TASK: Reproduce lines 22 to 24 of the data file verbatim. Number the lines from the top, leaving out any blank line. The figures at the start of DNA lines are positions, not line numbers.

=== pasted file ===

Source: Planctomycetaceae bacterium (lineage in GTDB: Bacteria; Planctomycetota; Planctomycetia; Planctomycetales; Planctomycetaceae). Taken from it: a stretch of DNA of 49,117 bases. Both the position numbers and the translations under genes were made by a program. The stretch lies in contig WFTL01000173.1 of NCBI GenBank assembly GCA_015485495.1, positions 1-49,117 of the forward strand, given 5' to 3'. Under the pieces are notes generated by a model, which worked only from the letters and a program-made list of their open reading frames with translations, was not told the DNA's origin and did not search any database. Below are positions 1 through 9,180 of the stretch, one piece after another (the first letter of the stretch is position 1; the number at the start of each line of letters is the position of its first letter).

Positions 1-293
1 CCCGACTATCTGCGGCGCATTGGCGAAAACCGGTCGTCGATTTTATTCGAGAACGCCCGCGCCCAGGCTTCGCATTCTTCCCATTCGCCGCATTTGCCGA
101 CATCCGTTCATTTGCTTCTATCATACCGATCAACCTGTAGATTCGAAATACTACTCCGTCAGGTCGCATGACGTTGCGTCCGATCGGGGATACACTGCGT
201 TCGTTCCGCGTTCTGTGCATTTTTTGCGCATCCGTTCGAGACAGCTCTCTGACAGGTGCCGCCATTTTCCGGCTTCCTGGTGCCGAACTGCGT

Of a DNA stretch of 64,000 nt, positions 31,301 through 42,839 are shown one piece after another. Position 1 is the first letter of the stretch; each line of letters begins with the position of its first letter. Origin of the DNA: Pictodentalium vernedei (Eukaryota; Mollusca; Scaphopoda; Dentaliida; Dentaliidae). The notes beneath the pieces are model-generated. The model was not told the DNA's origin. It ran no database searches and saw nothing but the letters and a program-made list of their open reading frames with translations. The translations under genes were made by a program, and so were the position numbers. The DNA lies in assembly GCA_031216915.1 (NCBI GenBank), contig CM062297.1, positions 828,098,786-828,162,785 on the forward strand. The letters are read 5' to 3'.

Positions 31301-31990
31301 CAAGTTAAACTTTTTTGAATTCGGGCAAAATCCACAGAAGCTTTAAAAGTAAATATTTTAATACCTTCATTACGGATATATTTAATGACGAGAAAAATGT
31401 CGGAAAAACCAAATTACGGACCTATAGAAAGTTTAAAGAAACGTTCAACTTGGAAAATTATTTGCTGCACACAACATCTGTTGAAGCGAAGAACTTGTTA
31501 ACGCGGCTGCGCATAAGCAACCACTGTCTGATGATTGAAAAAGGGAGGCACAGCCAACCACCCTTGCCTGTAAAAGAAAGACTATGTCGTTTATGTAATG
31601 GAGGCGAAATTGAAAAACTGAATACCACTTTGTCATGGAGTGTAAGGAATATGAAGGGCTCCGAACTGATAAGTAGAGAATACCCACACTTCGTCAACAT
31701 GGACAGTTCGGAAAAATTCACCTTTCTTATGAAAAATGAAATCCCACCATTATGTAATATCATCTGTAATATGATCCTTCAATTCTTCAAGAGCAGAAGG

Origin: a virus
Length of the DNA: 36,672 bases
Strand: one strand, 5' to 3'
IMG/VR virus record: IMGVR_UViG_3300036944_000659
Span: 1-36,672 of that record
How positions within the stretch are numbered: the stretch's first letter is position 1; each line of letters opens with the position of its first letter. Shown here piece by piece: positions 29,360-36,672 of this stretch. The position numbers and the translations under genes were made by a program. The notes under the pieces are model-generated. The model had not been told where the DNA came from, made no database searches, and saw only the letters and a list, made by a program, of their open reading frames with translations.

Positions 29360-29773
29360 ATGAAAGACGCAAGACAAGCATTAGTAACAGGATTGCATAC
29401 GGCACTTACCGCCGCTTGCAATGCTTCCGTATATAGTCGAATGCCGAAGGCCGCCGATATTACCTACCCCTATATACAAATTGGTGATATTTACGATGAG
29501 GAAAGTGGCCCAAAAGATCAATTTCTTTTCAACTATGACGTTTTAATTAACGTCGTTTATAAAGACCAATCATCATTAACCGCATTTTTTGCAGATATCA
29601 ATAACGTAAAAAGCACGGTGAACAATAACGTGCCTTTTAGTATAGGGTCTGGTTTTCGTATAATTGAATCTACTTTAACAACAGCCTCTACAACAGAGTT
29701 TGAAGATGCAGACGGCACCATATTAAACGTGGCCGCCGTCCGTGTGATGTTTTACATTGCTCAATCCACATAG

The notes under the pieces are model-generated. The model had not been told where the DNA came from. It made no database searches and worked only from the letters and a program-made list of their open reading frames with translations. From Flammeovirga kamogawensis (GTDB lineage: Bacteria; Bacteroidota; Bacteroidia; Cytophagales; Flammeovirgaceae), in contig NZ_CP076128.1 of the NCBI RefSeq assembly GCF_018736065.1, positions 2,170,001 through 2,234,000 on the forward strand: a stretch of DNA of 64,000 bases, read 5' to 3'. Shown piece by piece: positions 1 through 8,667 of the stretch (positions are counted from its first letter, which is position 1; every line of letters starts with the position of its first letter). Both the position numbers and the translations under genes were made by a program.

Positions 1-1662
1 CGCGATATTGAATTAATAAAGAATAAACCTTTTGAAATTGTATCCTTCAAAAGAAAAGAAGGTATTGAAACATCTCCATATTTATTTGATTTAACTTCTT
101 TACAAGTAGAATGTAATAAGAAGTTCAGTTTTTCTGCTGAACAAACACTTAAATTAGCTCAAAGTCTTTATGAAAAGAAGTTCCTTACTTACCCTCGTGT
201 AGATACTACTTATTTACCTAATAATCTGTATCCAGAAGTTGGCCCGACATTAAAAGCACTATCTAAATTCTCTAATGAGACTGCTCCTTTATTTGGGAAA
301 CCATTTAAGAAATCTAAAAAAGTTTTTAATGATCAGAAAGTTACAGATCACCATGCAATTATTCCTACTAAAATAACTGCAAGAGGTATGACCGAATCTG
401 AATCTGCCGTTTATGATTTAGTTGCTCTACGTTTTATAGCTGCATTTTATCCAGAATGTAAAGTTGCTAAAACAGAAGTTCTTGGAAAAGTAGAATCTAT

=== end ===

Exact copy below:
29501 GAAAGTGGCCCAAAAGATCAATTTCTTTTCAACTATGACGTTTTAATTAACGTCGTTTATAAAGACCAATCATCATTAACCGCATTTTTTGCAGATATCA
29601 ATAACGTAAAAAGCACGGTGAACAATAACGTGCCTTTTAGTATAGGGTCTGGTTTTCGTATAATTGAATCTACTTTAACAACAGCCTCTACAACAGAGTT
29701 TGAAGATGCAGACGGCACCATATTAAACGTGGCCGCCGTCCGTGTGATGTTTTACATTGCTCAATCCACATAG